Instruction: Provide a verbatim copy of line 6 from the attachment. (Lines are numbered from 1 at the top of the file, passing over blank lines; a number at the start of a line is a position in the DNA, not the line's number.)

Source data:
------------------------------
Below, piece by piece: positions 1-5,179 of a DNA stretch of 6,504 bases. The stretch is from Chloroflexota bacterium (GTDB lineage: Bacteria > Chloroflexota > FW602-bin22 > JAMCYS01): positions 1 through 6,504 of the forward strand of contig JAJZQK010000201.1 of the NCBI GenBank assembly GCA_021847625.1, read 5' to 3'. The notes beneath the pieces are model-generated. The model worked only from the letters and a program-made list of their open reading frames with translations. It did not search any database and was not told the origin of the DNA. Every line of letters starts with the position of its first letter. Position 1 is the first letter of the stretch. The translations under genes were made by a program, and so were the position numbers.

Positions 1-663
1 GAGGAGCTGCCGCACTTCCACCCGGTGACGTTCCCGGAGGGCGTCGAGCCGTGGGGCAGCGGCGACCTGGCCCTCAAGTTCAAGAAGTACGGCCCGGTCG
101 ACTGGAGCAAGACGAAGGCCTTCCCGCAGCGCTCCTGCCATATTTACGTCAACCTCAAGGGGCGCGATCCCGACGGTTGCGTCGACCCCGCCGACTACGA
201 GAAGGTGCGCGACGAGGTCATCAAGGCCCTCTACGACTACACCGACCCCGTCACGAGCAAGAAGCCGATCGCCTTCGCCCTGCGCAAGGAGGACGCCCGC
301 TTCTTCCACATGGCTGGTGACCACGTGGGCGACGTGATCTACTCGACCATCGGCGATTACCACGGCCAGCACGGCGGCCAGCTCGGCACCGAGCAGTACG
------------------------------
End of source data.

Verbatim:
301 TTCTTCCACATGGCTGGTGACCACGTGGGCGACGTGATCTACTCGACCATCGGCGATTACCACGGCCAGCACGGCGGCCAGCTCGGCACCGAGCAGTACG